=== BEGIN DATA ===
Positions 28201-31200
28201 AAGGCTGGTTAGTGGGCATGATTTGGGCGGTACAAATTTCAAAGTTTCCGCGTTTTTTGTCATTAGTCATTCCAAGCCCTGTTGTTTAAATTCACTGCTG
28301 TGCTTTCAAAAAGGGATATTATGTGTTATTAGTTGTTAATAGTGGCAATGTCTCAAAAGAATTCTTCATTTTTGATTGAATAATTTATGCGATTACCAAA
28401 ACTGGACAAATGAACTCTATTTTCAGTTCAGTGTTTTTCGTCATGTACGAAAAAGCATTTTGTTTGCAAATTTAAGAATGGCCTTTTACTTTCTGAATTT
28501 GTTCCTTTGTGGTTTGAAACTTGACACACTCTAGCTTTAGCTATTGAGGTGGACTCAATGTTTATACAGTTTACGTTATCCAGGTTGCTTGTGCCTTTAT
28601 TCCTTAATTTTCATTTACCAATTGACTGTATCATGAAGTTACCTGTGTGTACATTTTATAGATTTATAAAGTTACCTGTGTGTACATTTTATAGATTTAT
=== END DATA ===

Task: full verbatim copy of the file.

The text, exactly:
Positions 28201-31200
28201 AAGGCTGGTTAGTGGGCATGATTTGGGCGGTACAAATTTCAAAGTTTCCGCGTTTTTTGTCATTAGTCATTCCAAGCCCTGTTGTTTAAATTCACTGCTG
28301 TGCTTTCAAAAAGGGATATTATGTGTTATTAGTTGTTAATAGTGGCAATGTCTCAAAAGAATTCTTCATTTTTGATTGAATAATTTATGCGATTACCAAA
28401 ACTGGACAAATGAACTCTATTTTCAGTTCAGTGTTTTTCGTCATGTACGAAAAAGCATTTTGTTTGCAAATTTAAGAATGGCCTTTTACTTTCTGAATTT
28501 GTTCCTTTGTGGTTTGAAACTTGACACACTCTAGCTTTAGCTATTGAGGTGGACTCAATGTTTATACAGTTTACGTTATCCAGGTTGCTTGTGCCTTTAT
28601 TCCTTAATTTTCATTTACCAATTGACTGTATCATGAAGTTACCTGTGTGTACATTTTATAGATTTATAAAGTTACCTGTGTGTACATTTTATAGATTTAT